Births of test-tube babies are booming, spurred by Medicare changes after earlier Government moves to discourage older couples from undergoing a treatment with little chance of success.
The average age of women having fertility treatment in 2005 was 35.5 years, slightly higher than three years previously. But the proportion of women older than 40 having treatment increased by a full percentage point to 15.3 per cent, Australian Institute of Health and Welfare figures published today show.
Babies conceived through assisted reproduction in Australia jumped overall to 8500 last year, a rise of nearly 40 per cent in two years, said Michael Chapman, an adviser to the institute on fertility statistics.
The Federal Government had proposed to limit Medicare payments to women older than 42 having fertility treatment because of very low success rates.
The Government backed off in the face of public criticism, but the controversy appeared to stimulate ever more couples to come forward for treatment, Professor Chapman said.
"It is very hard to say no," he said, even though the proportion of successful births per treatment cycle declined from 26 per cent for women in the early 30s to less than 9 per cent in women in their early 40s and less than 2 per cent in the over-45s.
But couples should be aware that men's age also appeared to be a crucial factor in reproduction success, said the president of the Fertility Society of Australia, Anne Clark.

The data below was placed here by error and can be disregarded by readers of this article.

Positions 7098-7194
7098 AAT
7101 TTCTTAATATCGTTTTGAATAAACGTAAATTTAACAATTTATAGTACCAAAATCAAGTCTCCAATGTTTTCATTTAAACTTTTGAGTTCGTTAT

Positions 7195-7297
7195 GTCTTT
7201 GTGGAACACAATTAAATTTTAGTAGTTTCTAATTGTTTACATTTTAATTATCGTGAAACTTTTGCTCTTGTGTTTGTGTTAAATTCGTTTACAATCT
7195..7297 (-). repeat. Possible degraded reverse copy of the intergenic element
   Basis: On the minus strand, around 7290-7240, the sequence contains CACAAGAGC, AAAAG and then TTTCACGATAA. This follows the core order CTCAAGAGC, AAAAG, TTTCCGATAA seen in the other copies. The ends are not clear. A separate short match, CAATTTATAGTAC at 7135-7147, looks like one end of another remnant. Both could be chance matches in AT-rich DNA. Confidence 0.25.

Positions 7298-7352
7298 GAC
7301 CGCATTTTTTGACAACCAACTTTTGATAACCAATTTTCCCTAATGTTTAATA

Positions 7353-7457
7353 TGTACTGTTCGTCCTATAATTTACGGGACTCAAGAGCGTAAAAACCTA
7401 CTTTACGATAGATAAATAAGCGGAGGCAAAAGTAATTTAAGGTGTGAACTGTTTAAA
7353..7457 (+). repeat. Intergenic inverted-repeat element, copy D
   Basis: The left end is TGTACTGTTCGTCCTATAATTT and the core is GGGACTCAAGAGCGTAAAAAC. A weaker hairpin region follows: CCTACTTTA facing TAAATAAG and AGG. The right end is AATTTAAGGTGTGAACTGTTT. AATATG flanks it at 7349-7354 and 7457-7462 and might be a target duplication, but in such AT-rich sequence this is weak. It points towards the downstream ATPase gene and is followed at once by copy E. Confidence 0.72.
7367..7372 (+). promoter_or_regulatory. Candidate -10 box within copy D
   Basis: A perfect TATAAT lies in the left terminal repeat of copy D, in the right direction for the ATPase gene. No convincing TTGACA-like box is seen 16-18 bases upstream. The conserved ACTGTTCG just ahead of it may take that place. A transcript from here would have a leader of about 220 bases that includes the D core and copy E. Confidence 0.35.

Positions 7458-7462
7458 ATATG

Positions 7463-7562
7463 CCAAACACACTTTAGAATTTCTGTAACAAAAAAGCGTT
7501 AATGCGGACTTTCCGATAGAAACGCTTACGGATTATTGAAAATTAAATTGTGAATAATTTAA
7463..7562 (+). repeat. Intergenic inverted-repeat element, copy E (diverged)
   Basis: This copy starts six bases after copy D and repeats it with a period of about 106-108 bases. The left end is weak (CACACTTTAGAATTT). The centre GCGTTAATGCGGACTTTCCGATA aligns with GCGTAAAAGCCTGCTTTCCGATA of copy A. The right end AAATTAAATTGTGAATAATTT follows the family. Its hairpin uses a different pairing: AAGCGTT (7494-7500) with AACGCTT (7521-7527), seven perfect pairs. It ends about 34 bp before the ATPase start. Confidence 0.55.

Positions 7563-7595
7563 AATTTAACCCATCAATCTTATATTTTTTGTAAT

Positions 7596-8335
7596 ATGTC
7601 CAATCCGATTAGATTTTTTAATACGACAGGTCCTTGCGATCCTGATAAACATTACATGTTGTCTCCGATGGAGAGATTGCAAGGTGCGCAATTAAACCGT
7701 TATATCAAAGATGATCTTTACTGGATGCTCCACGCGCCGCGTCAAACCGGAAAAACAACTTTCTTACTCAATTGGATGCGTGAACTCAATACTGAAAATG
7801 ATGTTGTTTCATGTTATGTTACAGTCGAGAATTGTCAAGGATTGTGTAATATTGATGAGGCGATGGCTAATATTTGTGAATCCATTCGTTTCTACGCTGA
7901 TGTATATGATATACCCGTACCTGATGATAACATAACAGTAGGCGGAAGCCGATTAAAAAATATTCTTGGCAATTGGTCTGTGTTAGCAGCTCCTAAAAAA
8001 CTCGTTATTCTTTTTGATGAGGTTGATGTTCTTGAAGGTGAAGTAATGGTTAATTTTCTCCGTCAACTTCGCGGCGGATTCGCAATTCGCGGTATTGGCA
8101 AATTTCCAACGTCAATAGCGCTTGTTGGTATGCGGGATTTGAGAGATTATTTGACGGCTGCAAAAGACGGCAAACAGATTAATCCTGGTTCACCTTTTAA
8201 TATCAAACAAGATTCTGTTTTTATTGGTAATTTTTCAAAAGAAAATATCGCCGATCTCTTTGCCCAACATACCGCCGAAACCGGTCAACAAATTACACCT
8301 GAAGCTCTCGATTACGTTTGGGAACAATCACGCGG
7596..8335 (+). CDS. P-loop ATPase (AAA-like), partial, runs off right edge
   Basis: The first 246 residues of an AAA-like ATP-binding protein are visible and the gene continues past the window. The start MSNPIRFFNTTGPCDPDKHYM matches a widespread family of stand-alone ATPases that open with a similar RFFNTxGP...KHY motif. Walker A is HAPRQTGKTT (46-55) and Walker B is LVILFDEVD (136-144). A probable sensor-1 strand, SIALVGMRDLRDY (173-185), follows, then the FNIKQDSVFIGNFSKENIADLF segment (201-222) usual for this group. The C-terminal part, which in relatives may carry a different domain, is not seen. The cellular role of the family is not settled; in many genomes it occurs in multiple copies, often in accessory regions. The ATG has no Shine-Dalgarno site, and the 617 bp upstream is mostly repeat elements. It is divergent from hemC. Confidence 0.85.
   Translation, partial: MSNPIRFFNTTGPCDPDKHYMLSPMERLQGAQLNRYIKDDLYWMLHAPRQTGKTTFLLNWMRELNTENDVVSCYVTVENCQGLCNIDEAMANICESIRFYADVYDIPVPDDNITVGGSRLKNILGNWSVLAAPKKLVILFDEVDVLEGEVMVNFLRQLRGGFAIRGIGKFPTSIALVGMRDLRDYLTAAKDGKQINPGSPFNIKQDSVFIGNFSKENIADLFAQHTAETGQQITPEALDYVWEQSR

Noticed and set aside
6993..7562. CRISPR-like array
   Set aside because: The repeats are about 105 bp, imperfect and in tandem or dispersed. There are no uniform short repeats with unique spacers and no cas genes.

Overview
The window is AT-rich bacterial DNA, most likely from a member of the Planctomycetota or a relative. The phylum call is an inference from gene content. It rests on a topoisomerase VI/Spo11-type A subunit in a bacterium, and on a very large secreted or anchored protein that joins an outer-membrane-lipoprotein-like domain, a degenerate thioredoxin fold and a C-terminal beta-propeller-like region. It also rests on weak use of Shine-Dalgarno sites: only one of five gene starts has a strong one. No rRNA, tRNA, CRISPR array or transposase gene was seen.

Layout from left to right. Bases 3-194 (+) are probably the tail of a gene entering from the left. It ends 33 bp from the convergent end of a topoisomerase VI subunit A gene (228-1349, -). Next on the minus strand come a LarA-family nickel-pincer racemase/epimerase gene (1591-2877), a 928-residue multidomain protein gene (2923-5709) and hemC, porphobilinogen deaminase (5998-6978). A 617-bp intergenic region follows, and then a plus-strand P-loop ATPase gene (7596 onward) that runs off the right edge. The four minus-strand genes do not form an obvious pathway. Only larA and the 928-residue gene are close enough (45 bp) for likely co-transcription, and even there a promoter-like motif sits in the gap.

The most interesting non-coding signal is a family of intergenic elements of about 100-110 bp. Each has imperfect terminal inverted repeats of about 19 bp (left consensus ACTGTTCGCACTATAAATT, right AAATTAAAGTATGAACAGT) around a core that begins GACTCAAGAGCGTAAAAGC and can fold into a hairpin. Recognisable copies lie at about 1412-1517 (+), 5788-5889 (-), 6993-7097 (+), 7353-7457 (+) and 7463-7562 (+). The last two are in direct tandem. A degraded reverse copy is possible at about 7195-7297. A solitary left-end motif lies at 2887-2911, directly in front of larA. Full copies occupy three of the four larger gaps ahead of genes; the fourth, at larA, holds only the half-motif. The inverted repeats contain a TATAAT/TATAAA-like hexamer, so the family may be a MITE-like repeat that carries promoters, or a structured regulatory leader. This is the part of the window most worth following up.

The figures in the institute's report highlight women's age in tracking success rates of fertility treatment. But Dr Clark said it was not widely known that couples' chances of success dwindled even faster when the man was older than 40.
About 35 per cent of all male patients undergoing fertility treatment were older than 40. French research had shown that where the man was older than 40 and the woman in her late 30s, the rate of conception was half that in couples where the man was also in his 30s.
Dr Clark urged couples to see a specialist if they were not achieving pregnancy after six months.
Professor Chapman said the Medicare safety net's effect in reducing out-of-pocket costs was making fertility treatment more available to those on lower incomes, even though couples with private insurance would still typically face bills of about $1000.
Another development was the rise in the proportion of single embryos being implanted. This showed doctors and patients were responding to evidence that multiple embryo implants increased the risk of premature birth and conditions such as cerebral palsy. Multiple embryos had been implanted in the belief that this improved success rates but single implants were now achieving similar birth rates without the increased risk of problems, Professor Chapman said.
A spokeswoman for the Minister for Health, Tony Abbott, said the Government decided after a review into assisted reproduction technology not to limit funding for the treatment by maternal age or the number of cycles.
"It is clear that some services do not have good success rates for all people. It is better that both patients and their doctors understand the risks and benefits of different treatments before deciding what to do," she said.